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PM Modi bats for out of box solutions to foster global food security amid changing world order

PM Minister Narendra Modi (File Photo)

India’s food processing industry has come up as a sunrise industry in the country, attracting Rs 50,000 crore of foreign direct investment, Prime Minister Narendra Modi said.

Inaugurating the second edition of the Mega food event — ‘World Food India 2023’ today, at the national capital, Modi said that this has been driven by the government’s pro-industry and pro-farmer policies.

The Prime Minister noted that the government has initiated the production linked incentive scheme to boost the food processing sector. He added that this has helped the industry in focusing more in this critical sector.

“In todays’ rapidly changing geopolitics, one of the main challenges is also food security. Therefore, India’s organisation of the world food event is even more significant,” Modi said.

The mega event underscores India’s role in maintaining global food supplies. A CEOs roundtable will be held during the course of the three day event. This is aimed at attracting further investments into the food sector.

The issue of food management and supplies was widely discussed at the G20 summit as well—something that will bridge the gap between the Global South and the Global North. The disruption in food supplies has led to an increase in prices as well.

The Prime Minister extended seed disbursement assistance to more than one lakh self help groups at the event, which will conclude on November 5. “This support will help SHGs gain better price realisation in the market through improved packaging and quality manufacturing,” the Prime Minister’s Office said in an official statement.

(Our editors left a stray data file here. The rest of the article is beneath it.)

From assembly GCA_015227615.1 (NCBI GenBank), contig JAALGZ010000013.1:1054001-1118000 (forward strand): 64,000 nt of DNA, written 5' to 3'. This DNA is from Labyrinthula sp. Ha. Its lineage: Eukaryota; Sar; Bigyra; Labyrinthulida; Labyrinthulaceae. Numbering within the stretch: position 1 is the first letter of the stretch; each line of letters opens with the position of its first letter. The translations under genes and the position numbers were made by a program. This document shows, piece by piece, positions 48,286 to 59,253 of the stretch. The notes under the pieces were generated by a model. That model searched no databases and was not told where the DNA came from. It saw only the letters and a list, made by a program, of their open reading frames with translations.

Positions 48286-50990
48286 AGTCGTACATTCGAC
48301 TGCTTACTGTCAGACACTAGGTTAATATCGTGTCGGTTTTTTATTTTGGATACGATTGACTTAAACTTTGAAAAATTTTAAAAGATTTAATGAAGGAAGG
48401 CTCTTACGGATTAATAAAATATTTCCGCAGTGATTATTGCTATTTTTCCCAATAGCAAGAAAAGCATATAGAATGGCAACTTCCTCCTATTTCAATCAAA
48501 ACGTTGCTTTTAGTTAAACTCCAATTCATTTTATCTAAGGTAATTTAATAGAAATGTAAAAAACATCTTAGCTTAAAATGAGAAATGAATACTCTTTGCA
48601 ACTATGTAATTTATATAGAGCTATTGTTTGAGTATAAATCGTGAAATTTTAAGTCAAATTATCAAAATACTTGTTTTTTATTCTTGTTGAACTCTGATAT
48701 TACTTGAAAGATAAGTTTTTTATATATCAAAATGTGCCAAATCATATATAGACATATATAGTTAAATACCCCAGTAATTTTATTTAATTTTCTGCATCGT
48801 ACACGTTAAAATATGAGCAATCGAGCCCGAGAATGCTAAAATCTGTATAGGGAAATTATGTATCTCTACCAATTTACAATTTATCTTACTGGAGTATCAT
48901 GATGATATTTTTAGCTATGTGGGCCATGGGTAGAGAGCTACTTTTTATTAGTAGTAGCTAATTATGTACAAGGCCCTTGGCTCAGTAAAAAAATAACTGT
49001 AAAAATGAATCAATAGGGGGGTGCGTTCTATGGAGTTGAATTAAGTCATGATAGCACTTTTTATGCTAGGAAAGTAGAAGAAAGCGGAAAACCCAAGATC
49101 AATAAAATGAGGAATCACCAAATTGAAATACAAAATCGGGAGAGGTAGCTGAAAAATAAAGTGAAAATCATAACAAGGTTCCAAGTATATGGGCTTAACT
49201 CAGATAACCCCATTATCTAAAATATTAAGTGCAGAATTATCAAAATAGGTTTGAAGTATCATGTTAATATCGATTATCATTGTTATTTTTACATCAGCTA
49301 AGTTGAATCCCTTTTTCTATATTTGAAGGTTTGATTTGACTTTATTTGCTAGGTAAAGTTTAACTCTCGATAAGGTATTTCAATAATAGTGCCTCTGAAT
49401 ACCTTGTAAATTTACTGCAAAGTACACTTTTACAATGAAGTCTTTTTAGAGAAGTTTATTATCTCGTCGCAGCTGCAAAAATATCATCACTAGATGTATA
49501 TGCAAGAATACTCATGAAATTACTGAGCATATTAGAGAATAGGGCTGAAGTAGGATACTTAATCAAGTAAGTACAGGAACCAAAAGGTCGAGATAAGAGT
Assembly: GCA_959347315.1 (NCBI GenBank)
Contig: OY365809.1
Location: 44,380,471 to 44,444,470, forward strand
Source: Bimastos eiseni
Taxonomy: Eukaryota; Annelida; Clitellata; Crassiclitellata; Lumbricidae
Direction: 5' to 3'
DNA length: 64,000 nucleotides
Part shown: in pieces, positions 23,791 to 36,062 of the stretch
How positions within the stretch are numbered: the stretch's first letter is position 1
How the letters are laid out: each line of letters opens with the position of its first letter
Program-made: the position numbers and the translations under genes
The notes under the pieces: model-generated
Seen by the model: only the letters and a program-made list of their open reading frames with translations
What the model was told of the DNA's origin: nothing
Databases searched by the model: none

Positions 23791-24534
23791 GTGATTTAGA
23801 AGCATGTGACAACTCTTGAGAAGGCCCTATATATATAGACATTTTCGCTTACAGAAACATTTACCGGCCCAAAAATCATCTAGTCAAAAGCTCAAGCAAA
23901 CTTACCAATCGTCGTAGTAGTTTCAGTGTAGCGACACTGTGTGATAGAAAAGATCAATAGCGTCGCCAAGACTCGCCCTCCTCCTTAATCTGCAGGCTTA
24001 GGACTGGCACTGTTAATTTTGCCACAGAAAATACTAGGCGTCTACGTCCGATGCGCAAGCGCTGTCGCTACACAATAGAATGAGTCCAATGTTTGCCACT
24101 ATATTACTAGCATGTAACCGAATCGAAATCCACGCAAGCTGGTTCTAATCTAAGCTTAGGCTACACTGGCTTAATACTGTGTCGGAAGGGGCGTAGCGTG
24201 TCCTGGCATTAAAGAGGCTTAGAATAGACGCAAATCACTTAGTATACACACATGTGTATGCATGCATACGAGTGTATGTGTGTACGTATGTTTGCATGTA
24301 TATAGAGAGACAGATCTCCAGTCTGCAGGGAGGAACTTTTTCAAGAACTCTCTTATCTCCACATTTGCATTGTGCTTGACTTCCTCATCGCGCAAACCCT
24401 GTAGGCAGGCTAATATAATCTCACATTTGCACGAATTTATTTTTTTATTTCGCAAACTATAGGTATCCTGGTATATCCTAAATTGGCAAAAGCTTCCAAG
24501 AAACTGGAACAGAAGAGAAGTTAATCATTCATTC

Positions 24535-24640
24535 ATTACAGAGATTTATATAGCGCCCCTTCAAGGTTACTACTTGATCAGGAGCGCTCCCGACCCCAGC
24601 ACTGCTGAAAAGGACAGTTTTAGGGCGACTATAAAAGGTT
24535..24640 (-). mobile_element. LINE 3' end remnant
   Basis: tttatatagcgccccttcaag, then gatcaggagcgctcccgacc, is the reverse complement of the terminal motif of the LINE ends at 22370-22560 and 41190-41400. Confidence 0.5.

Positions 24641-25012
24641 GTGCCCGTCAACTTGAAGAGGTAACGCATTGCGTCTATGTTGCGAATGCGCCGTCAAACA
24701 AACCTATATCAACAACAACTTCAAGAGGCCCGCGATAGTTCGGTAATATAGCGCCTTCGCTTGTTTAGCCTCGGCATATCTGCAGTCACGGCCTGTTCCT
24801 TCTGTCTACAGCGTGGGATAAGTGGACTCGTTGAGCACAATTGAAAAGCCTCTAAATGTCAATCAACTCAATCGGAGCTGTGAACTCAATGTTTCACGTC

He also inaugurated a ‘food street’ showcasing the regional food culture and the royal heritage. More than 200 chefs from across the country will participate at the food street.

Meanwhile, India is aggressively focusing on millet farming, an exercise that will provide a cushion to India’s agriculture sector especially in case of droughts or floods. Not only these short grains can withstand extreme weather conditions, they are also carbon-neutral crops.

This year is being marked as the International Year of Millets aimed at promoting the consumption of these coarse cereals to boost global food and economic security. In general, more than 97 per cent of millets production and consumption is by developing nations.

Also read: India’s food security not in question as heavy rains fail to dent sowing of Kharif crops